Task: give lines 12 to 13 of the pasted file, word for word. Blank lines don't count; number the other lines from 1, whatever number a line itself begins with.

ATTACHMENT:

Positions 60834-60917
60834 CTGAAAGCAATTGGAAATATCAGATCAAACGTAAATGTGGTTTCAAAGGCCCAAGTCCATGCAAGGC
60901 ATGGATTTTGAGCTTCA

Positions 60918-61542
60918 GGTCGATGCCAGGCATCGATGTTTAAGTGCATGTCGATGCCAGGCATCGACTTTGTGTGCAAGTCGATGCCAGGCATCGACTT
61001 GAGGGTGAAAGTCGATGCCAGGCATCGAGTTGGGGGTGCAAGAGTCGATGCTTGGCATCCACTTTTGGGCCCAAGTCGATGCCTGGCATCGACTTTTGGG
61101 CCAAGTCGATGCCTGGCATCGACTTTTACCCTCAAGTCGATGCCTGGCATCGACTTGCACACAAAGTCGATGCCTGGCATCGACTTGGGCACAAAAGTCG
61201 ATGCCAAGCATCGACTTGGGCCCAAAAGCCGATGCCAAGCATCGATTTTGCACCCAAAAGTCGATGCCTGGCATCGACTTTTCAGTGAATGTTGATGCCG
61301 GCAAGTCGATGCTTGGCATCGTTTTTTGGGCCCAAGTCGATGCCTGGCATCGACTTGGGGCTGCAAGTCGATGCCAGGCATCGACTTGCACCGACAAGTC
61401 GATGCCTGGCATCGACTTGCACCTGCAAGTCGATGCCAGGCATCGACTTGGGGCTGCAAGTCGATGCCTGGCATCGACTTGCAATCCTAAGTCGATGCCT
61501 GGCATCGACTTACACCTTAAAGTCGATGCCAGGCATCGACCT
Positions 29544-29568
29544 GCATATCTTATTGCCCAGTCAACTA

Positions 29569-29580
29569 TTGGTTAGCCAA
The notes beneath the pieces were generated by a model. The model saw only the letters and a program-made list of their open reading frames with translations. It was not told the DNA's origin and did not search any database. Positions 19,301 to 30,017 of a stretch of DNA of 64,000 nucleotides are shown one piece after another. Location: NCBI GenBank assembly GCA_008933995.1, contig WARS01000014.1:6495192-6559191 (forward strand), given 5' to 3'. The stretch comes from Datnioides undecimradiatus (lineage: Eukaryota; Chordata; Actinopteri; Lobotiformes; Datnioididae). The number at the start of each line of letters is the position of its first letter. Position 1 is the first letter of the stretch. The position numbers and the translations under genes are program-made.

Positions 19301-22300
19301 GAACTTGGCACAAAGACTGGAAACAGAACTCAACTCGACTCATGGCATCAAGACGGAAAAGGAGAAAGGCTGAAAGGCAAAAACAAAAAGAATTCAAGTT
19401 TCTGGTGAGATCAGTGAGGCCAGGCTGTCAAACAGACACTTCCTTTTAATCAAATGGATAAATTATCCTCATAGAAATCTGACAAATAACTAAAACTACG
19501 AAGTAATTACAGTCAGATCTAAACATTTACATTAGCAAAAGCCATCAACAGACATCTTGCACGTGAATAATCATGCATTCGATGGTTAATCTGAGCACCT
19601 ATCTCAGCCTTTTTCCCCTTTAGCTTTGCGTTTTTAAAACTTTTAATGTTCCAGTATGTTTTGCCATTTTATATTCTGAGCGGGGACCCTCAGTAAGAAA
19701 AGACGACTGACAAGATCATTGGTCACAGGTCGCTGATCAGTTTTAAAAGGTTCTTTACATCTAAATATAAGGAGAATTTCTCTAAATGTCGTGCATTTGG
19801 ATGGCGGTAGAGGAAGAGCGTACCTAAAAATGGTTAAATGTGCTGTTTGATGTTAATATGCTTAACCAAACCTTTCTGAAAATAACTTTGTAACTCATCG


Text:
Positions 29544-29568
29544 GCATATCTTATTGCCCAGTCAACTA